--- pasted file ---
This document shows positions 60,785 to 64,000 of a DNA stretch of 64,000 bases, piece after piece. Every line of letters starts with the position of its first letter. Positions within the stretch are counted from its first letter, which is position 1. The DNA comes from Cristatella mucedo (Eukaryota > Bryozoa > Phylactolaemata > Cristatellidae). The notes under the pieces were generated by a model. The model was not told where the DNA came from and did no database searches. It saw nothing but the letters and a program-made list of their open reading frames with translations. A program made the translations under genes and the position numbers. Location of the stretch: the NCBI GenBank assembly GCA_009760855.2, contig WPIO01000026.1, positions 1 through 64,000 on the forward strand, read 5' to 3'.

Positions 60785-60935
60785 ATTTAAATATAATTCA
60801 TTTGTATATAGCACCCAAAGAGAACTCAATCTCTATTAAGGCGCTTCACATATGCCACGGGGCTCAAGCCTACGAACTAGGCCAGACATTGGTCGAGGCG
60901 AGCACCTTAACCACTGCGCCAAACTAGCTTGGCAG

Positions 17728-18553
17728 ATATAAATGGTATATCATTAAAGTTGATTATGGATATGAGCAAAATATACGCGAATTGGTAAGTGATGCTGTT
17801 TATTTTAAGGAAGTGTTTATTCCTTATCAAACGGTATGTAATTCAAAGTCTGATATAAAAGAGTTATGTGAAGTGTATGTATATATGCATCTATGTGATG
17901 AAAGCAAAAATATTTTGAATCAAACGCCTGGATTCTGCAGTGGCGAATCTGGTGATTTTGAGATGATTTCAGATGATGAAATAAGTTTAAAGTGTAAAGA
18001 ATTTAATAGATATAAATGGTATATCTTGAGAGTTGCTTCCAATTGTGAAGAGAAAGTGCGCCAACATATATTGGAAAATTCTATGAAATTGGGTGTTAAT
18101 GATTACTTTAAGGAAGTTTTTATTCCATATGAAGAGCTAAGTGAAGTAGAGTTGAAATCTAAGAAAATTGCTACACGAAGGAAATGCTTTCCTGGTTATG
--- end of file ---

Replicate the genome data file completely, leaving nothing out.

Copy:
This document shows positions 60,785 to 64,000 of a DNA stretch of 64,000 bases, piece after piece. Every line of letters starts with the position of its first letter. Positions within the stretch are counted from its first letter, which is position 1. The DNA comes from Cristatella mucedo (Eukaryota > Bryozoa > Phylactolaemata > Cristatellidae). The notes under the pieces were generated by a model. The model was not told where the DNA came from and did no database searches. It saw nothing but the letters and a program-made list of their open reading frames with translations. A program made the translations under genes and the position numbers. Location of the stretch: the NCBI GenBank assembly GCA_009760855.2, contig WPIO01000026.1, positions 1 through 64,000 on the forward strand, read 5' to 3'.

Positions 60785-60935
60785 ATTTAAATATAATTCA
60801 TTTGTATATAGCACCCAAAGAGAACTCAATCTCTATTAAGGCGCTTCACATATGCCACGGGGCTCAAGCCTACGAACTAGGCCAGACATTGGTCGAGGCG
60901 AGCACCTTAACCACTGCGCCAAACTAGCTTGGCAG

Positions 17728-18553
17728 ATATAAATGGTATATCATTAAAGTTGATTATGGATATGAGCAAAATATACGCGAATTGGTAAGTGATGCTGTT
17801 TATTTTAAGGAAGTGTTTATTCCTTATCAAACGGTATGTAATTCAAAGTCTGATATAAAAGAGTTATGTGAAGTGTATGTATATATGCATCTATGTGATG
17901 AAAGCAAAAATATTTTGAATCAAACGCCTGGATTCTGCAGTGGCGAATCTGGTGATTTTGAGATGATTTCAGATGATGAAATAAGTTTAAAGTGTAAAGA
18001 ATTTAATAGATATAAATGGTATATCTTGAGAGTTGCTTCCAATTGTGAAGAGAAAGTGCGCCAACATATATTGGAAAATTCTATGAAATTGGGTGTTAAT
18101 GATTACTTTAAGGAAGTTTTTATTCCATATGAAGAGCTAAGTGAAGTAGAGTTGAAATCTAAGAAAATTGCTACACGAAGGAAATGCTTTCCTGGTTATG